Ever so often we hear proclamations that certain security technologies, like antivirus, are failing so badly that they should be regarded as bygone defenses of simpler times. These types of arguments arise with great regularity-- anyone remember the supposed demise of IDS? While it's true that organizations are still spending a large percentage of their security budget on the "FAI" triad (Firewalls, Antivirus, IDS), there is no question as to whether these foundational defenses should be deployed (imagine a day without antivirus? no thank you!).
The bigger issue lurking behind our own reaction to the latest dismal AV catch-rate statistics or painful breach analysis is one that we aren't talking enough about. This is an issue that I call security monoculture
The term monoculture found its origin in the agriculture industry. To drive greater yields, farmers began producing genetically similar species of crops. The benefits of this approach included standardized production cycles, fertilization methods, and pest control techniques which could be scaled at less expense. The net impact of these innovations are extremely impressive (if you've ever driven across any of the state in the great plains, the results of this approach are quite hard to miss.); however, all choices have consequences on both sides of the ledger. In the way that every plant in a genetically similar monoculture has common defenses against threats, similarly, all members of the monoculture share common weaknesses. For this reason, diseases or pests who successfully establish themselves in these environments are capable of causing extreme damage.
You might ask what agriculture has to do with information security. The truth is that there are trends in information security that invariably push us toward our own security monocultures. More specifically, there are a large number of organizations that have adopted security architectures whose defenses, processes, and methods are so similar that their risks are magnified substantially.
As a quick case in point, let's take our much beloved defense-in-depth strategy. Defense-in-depth (DID for short) is in the heart and soul of every information security practitioner right up there with the CIA triad and Shon Harris books. The concept behind defense-in-depth is extremely logical: to defend the things we care about, we build our defenses in a manner where the failure of one control/defense can be compensated by the operation of another. It is quite easy and correct to visualize defense-in-depth architectures as a series of concentric circles: valuables inside, controls/defenses in-between, and evil outside the gates. A full discussion of contemporary challenges for the DID model is a topic unto itself. A key issue with defense-in-depth is not whether it is logical, rather, it is whether our approach to DID incorporates enough defensive diversity.
When we take a look at many organizations, we unfortunately often find the same security solutions mixed in with the same security deficits. This lack of defensive diversity is a god-send to an adversary who wishes us harm. From the perspective of a hostile actor intent on exfiltrating data, the fact that our defensive controls are so similar means that she needs to modify very few of her methods to successfully evade detection and accomplish her mission.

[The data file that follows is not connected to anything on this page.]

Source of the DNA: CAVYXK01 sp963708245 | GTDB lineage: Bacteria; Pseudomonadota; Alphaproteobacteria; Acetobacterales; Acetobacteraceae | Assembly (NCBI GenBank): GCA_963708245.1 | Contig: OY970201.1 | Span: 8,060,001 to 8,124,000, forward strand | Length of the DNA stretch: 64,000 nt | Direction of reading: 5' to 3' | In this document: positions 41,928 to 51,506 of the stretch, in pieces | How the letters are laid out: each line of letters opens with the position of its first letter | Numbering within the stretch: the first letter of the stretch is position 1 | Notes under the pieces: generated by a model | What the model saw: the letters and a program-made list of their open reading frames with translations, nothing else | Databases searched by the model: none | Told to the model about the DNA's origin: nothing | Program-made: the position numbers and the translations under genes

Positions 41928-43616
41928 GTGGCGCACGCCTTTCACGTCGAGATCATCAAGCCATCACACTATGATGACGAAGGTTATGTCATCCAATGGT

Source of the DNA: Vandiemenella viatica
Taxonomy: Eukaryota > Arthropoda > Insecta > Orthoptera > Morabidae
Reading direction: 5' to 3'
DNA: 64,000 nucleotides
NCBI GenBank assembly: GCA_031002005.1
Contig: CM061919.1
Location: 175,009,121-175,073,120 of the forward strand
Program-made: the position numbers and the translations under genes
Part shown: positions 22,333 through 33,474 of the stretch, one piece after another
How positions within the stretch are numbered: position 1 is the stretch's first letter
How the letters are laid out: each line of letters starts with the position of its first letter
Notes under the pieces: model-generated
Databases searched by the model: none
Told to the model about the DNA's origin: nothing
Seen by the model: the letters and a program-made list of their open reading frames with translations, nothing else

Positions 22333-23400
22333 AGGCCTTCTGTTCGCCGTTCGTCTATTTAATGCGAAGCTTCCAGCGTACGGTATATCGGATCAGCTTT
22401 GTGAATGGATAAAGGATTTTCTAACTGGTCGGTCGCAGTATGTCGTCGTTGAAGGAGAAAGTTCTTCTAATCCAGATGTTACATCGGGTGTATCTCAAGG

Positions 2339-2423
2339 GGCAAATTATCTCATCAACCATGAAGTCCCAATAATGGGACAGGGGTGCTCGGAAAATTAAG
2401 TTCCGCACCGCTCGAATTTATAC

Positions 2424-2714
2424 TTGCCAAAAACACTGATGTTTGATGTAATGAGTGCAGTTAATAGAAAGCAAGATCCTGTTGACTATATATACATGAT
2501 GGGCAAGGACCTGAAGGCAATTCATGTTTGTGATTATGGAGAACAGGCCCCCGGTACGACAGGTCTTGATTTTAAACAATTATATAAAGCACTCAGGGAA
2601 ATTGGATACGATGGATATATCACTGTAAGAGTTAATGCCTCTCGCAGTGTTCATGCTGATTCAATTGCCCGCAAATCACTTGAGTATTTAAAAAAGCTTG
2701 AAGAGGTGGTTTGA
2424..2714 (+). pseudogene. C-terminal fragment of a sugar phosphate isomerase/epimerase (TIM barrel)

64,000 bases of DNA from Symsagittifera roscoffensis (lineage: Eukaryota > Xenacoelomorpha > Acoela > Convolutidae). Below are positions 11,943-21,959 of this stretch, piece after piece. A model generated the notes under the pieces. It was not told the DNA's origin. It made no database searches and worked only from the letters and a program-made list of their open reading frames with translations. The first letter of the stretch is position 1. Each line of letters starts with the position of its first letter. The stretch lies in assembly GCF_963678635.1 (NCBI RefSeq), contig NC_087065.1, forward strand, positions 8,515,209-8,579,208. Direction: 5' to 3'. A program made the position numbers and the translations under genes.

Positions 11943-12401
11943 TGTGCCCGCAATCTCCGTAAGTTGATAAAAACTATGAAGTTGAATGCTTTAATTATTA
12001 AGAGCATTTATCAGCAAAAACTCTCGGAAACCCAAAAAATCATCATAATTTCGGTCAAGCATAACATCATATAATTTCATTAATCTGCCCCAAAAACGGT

Avoiding security monoculture requires a few things from us that start with our mindset and end in our practices:
- Willingness To Lead - As security professionals we have to be accountable for our decisions and our performance. With security, however, there can be a great pressure to be in lockstep with our peers. If we are defending like everyone else and get hit, then it can honestly feel reassuring to be able to state: "Everyone else is doing it this way." Don't fall into this trap. It is one thing to selectively adopt good practices, but we must realize that all environments present unique challenges. Be decisive and address these challenges based on your research, your experience, your best judgement and take accountability for your decisions.
- Compliance ≠ Security - If we are only concerned with making sure that all the checkboxes are filled, then we've embraced an approach that leads very quickly to security monoculture. Compliance should be treated as risk to be managed and not an end-goal. Any static defensive position becomes an almost immediate advantage to an adversary. Don't just reach compliance requirements and stop-- we have to keep going and develop our defenses in a manner that makes the most sense for our organizations.
- Do The Basics Extremely Well - Often with security architecture we can build great walls around some really shoddy buildings. While it is great fun to explore the latest exploit or new technology, we have to focus our efforts first and foremost on basic foundational practices like patch management, IAM, and change management review. By formalizing and consistently executing these practices, we gain a great deal of differentiation from a large number of other organizations.
- Active Defenses - This term seems to be somewhat en-vogue though it is often misunderstood. Active defense isn't equivalent to "hacking back". A significant idea behind active defense is the implementation of non-passive controls which offer denial and deception capabilities. The utility of active defense approach can be immense, and more organizations need to begin to develop defensive stratagems that include these measures.
The challenges of security monoculture are significant, but organizations who understand this reality can, ironically, turn this situation to their advantage. Defensive strategies which cultivate and exploit adversaries' own empirical assumptions can be extremely powerful.